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Kenston graduate heads to Olympics in London
Kenston graduate heads to Olympics in London
By TONY LANGE
Justin Rodhe, a 2003 Kenston High School graduate, holds two passports, but he will carry his Canadian credentials when he travels to London for the 2012 Olympic Games later this month.
Like many of the world's best athletes, he lives where his training takes him, he said.
"When I moved here in 2008, I didn't do it with the intention of becoming an Olympic athlete for Canada," Rodhe said. "I moved here to learn from a coach, and I really didn't know how long I was going to be able to stay here. I think I only had $3,000 in my bank account and no way to earn money. So I wasn't planning on staying much longer than six months to a year."
As a permanent resident of Kamloops, British Columbia, Rodhe clinched his Olympic berth June 30 at the Canadian trials in Calgary, Alberta, where he threw the shot put 20.30 meters and finished second. That mark converts to about 66 feet, 7 inches.
"20.30 is a really average mark for me this season," Rodhe said about hurling the 16-pound dense metal ball. "I've had a number of marks in the upper 20 range with my best so far at 21.11."
He threw his personal best of 21.11 meters in April, which earned him the Olympic A qualifying standard and meant all he needed was a top-three finish at the track and field trials in Calgary.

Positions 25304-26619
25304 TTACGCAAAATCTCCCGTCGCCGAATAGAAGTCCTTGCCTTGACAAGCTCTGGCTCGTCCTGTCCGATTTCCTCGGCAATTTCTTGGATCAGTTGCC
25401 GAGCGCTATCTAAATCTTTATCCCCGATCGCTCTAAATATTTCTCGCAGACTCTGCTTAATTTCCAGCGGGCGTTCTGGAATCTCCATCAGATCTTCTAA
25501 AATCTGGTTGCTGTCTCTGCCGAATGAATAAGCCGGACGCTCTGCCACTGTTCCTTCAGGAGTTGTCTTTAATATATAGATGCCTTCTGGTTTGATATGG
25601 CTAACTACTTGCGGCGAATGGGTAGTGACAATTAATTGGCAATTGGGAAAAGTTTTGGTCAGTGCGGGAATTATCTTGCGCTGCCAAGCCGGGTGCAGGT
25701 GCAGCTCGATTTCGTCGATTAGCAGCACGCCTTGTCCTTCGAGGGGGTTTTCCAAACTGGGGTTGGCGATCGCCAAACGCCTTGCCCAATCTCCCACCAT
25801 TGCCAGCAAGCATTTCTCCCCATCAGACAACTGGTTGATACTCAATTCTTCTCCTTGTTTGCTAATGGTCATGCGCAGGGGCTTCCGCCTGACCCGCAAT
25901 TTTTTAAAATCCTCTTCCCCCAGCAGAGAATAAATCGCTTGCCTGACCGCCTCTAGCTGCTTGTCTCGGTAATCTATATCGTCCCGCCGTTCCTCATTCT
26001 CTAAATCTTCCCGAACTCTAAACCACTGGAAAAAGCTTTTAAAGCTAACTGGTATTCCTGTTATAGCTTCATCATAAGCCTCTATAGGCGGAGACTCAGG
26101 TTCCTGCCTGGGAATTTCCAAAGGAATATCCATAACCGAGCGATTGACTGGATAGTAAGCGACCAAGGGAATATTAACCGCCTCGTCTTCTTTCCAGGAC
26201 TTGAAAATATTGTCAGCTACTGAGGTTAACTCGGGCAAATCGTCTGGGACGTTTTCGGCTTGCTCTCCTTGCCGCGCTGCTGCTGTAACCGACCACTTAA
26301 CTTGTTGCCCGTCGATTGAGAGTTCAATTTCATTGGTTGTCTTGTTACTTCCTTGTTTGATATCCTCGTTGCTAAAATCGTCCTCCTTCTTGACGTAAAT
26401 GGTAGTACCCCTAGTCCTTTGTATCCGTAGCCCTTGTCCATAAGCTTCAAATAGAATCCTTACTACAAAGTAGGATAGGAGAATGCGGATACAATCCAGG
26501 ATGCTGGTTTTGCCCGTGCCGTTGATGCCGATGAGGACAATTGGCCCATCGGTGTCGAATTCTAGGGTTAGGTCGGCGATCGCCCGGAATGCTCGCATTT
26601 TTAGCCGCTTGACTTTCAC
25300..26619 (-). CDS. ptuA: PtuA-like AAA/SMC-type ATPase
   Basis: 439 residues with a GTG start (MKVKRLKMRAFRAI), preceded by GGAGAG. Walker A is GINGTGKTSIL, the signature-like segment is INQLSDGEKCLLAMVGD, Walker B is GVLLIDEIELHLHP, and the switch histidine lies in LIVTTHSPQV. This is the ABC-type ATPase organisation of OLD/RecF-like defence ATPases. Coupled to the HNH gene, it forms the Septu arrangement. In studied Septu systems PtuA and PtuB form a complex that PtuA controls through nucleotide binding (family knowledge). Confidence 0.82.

Each country may enter up to three athletes per event if all three athletes meet the A standard, which is 20.50 meters in the men's shot put, or one athlete if he meets the B standard, which is 20.00 meters.
The qualification period was from May, 11, 2011, through July 8, 2012. As of June 30, there were 28 athletes with A standards and 14 Olympic-bound athletes with B standards.
Before becoming a Canadian citizen, Rodhe went through the process of becoming a permanent resident, which took about 20 months, he said.
"Once I was a permanent resident, then it was possible to file for special consideration based on athletic talent to get my citizenship expedited," he said. "None of it was very easy. It was a lot of litigation."
Rodhe acquired his Canadian citizenship on Nov. 1, 2011, but, according to International Association of Athletics Federations rules, athletes must hold citizenship for two years before becoming eligible for international competitions. The regulation is intended to prohibit countries from "buying" athletes.
Athletics Canada appealed to the IAAF on Rodhe's behalf, however, and he was cleared May 4 to compete for an Olympic berth.
The Canadian trials are quite a bit smaller than the U.S. trials, Rodhe said.
"It was really more of a formality for me in terms of placing in the top three, which was a fairly easy accomplishment, though the conditions were less than adequate," Rodhe said. "We had a really slippery surface in the circle, so it wasn't exactly a walk in the park to get a good mark."
Rodhe and his training partner, Dylan Armstrong, who threw 21.29 meters for first place at the trials, threw well under their personal-best performances.